If I asked what bothers people about itch and you said, “Because it’s itchy!” you would just be partly right.
Itch means many things. Itch is annoying, of course, but it’s also embarrassing. “My co-workers look the other way because I sit at meetings scratching like a monkey,” people say. Scratching inflames the skin and may leave extra pigmentation, which also embarrasses people. The other day I saw a teenager with terrible, lifelong eczema that she hadn’t even bothered to treat for a long time.
“How come you decided to do something about this now?” I asked her.
She pointed to her collarbone. “These brown spots,” she said. Seems she could deal with the itch fine, just not the extra color the itch left behind. Other people can see it, and nobody likes to be stared at.
Many times what bothers people is not the itch itself but what the itch might mean. Cancer, for instance.
If you scan the internet, you’ll get the idea that a mole that itches can be trouble. Well maybe it can, but I don’t remember the last time I saw an itchy mole that actually was trouble. I spend a lot of my days reassuring people that the itchy spot they’re worried about just got irritated or rubbed and doesn’t need to be taken off.
Patients troop in all the time complaining, “My back itches.” (They often seem somewhat amazed by this, as though it’s a very rare symptom.) Especially when we’re older, our bodies develop all kinds of spots: freckles from ancient sunburns, brown “liver spots”, keratoses, those nasty barnacles we collect as we age. New spots worry people anyway, just because they weren’t there before. If new spots start to itch—and they’re on the back where you can’t see if they’ve changed—that makes people even more anxious. Everybody knows that could be trouble.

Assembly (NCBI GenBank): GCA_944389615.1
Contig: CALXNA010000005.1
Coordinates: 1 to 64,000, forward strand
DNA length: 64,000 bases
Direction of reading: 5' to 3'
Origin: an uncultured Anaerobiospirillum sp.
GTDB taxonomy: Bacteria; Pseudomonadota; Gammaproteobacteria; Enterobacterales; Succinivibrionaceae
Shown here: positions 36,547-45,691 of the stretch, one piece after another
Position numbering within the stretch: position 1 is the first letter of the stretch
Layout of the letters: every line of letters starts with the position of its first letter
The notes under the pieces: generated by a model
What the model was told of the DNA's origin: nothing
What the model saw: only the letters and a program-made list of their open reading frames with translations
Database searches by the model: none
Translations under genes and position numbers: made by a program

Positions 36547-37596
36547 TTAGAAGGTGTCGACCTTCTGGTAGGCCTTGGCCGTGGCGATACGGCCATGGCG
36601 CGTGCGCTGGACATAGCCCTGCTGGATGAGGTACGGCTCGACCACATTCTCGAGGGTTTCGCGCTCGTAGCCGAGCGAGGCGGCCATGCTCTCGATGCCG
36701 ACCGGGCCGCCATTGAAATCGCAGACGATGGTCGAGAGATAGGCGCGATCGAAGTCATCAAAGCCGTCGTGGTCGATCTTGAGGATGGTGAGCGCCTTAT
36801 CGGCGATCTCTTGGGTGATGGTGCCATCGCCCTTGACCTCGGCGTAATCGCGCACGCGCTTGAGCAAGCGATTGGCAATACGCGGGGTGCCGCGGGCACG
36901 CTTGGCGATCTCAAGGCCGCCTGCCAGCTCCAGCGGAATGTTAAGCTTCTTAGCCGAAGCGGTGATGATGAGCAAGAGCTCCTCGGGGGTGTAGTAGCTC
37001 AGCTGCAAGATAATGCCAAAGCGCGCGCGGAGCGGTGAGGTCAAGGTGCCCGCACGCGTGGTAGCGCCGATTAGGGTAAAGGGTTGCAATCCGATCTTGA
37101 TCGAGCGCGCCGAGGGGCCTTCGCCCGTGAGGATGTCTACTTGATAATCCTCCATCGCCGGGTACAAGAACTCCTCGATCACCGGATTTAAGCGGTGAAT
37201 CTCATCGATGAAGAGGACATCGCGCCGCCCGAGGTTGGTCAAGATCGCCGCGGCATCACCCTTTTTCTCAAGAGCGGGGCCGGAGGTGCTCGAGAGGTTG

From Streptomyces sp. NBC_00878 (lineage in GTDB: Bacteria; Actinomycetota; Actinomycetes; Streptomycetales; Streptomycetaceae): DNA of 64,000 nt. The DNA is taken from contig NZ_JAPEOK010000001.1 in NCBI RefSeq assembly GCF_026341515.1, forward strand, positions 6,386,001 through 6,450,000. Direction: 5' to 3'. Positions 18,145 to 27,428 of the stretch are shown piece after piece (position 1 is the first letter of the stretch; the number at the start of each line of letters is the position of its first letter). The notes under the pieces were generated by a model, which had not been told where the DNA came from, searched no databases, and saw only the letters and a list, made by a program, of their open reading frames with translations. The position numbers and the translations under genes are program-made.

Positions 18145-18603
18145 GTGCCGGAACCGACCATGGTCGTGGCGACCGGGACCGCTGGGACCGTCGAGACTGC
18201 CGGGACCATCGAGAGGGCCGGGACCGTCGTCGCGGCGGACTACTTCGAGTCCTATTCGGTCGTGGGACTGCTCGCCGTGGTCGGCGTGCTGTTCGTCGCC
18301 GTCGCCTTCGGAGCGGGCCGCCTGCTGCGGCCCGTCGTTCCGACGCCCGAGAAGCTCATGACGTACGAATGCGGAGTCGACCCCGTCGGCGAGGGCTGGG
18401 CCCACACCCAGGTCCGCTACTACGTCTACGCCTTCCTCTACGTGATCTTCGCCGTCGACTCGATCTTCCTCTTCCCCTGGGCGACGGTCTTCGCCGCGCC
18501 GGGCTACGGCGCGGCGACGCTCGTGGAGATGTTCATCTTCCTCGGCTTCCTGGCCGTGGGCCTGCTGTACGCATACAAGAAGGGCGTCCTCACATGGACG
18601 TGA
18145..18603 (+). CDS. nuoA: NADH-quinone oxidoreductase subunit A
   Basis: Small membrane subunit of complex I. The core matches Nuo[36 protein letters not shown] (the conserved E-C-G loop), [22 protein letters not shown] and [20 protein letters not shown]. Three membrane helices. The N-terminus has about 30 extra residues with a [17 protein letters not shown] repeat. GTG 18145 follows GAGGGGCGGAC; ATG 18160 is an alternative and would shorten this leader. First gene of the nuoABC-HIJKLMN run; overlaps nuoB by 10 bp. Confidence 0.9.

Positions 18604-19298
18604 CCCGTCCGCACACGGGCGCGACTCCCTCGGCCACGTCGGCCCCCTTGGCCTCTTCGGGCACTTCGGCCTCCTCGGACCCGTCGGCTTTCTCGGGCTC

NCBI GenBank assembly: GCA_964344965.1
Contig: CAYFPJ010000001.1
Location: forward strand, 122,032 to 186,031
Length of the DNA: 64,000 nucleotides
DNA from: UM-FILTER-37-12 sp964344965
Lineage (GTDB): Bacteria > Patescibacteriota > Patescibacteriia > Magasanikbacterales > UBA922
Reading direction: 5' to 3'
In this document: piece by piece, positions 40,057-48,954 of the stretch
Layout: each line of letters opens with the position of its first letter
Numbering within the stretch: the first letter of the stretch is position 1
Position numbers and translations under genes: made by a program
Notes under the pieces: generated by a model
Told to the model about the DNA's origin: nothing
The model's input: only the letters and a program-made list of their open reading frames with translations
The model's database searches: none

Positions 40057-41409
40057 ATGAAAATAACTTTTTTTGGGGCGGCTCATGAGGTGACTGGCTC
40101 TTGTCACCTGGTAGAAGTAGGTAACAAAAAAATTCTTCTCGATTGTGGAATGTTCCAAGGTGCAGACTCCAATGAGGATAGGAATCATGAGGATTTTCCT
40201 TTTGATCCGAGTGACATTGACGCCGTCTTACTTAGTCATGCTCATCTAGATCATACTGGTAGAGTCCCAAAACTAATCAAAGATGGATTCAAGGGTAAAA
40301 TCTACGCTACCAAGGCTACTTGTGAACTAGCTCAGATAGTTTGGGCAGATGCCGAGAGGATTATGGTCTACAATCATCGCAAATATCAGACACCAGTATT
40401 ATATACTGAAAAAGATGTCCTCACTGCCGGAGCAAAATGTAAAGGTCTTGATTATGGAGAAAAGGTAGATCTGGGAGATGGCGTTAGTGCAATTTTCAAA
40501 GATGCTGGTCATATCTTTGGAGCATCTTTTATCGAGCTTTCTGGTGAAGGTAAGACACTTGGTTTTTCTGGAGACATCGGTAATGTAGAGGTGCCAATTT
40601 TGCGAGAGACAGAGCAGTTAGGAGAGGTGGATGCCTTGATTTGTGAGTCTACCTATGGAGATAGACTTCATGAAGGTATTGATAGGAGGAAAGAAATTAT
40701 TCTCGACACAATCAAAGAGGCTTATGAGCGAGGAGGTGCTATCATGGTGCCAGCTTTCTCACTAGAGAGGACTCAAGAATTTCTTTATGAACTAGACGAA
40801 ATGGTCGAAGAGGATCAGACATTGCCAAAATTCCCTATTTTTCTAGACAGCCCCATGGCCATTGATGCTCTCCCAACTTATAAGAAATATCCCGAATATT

In other words, when people say, “My back itches,” what they’re really wondering is, “What the devil is going on back there??!!” For most of them my answer is, “Not much. Forget about it.”
My profession is good at asking certain questions about itch: Which diseases cause it, what caliber of nerve fibers carry itch impulses, what treatments blunt it. These are good questions, but often they’re not the most important ones—to the patient who itches.
If what bothers someone is not so much the itch but the resulting pigmentation, that’s what needs to be addressed. And if—you’ll have to take my word for how often this happens—the real issue is not the itch but what scary things it could mean, then the best thing the doctor can do is say it’s OK to ignore it.
Reassurance is better than Benadryl. Doesn’t make you groggy either.